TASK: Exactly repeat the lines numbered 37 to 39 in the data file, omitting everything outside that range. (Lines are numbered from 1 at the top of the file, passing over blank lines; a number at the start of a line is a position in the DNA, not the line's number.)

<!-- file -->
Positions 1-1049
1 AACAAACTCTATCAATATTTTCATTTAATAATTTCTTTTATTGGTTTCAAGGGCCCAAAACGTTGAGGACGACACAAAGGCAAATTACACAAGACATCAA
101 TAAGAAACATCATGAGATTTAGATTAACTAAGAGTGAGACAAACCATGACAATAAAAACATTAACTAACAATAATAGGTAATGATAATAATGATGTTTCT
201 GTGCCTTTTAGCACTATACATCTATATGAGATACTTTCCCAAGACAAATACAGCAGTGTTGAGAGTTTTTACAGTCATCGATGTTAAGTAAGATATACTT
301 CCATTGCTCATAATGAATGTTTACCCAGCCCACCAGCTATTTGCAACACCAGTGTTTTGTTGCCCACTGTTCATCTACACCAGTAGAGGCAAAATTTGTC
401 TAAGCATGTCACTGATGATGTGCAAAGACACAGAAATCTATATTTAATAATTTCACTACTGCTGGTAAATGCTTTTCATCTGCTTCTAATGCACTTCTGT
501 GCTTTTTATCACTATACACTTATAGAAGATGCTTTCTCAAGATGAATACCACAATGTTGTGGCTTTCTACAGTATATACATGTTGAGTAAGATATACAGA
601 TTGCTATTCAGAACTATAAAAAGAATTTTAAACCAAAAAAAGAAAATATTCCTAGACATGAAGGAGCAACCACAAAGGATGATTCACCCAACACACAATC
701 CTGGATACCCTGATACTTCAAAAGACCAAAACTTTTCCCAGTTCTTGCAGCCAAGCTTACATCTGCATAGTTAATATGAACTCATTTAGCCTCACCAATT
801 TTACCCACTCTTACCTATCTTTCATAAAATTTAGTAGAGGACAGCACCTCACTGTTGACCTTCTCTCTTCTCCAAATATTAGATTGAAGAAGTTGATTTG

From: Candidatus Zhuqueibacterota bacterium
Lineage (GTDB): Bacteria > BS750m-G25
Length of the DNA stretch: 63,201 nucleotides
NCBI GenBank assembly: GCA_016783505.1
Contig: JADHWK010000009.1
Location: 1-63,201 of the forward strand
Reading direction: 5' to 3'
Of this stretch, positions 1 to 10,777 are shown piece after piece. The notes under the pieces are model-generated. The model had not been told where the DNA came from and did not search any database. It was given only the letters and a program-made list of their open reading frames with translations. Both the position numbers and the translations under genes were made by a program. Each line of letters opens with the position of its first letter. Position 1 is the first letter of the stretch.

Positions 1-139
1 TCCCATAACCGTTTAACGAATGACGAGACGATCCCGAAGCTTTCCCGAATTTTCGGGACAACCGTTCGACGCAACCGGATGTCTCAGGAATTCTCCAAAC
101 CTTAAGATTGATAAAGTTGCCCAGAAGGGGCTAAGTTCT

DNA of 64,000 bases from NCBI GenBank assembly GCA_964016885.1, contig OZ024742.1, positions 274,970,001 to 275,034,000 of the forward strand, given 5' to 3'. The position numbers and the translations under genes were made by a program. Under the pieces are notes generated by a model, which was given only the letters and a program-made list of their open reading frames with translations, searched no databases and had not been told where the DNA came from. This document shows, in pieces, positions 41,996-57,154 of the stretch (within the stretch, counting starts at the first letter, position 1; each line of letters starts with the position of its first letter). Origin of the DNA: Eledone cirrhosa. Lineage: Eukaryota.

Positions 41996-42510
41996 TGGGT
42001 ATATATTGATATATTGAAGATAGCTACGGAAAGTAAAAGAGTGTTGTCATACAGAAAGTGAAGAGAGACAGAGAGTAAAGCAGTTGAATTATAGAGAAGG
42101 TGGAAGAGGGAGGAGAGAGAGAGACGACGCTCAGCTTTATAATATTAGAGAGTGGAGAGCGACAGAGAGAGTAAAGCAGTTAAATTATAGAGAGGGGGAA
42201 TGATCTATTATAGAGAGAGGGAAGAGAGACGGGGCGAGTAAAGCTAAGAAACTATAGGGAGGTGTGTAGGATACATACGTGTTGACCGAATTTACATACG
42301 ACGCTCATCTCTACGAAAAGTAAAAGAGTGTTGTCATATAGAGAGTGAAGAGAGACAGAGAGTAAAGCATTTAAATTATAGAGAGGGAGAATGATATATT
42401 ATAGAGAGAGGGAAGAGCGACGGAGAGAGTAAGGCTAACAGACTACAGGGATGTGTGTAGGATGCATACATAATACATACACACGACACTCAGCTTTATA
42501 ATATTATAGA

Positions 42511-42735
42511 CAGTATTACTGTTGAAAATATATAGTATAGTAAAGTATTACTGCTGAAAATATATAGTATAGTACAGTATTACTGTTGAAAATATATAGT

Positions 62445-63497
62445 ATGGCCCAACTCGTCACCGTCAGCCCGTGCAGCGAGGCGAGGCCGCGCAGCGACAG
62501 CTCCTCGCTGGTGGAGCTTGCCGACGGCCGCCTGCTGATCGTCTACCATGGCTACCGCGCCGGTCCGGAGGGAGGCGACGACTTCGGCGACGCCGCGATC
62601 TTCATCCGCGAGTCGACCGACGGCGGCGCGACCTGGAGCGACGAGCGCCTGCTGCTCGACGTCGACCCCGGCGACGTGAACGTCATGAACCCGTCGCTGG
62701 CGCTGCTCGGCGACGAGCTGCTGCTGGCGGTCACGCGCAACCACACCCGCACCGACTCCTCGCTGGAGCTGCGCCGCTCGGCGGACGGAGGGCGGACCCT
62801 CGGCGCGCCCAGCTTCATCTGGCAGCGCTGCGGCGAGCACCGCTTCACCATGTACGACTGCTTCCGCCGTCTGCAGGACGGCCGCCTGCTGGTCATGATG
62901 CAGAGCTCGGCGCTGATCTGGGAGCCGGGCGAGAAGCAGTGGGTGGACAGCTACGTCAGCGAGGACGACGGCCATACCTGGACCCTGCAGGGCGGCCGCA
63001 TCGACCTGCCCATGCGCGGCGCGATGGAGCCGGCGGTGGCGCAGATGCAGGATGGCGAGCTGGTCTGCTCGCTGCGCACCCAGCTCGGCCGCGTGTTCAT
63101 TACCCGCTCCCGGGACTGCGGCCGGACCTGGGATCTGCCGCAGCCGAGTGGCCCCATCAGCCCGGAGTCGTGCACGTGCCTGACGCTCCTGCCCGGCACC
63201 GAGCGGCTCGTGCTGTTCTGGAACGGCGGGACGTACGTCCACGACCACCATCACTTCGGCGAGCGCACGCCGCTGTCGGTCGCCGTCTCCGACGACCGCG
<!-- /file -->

62701 CGCTGCTCGGCGACGAGCTGCTGCTGGCGGTCACGCGCAACCACACCCGCACCGACTCCTCGCTGGAGCTGCGCCGCTCGGCGGACGGAGGGCGGACCCT
62801 CGGCGCGCCCAGCTTCATCTGGCAGCGCTGCGGCGAGCACCGCTTCACCATGTACGACTGCTTCCGCCGTCTGCAGGACGGCCGCCTGCTGGTCATGATG
62901 CAGAGCTCGGCGCTGATCTGGGAGCCGGGCGAGAAGCAGTGGGTGGACAGCTACGTCAGCGAGGACGACGGCCATACCTGGACCCTGCAGGGCGGCCGCA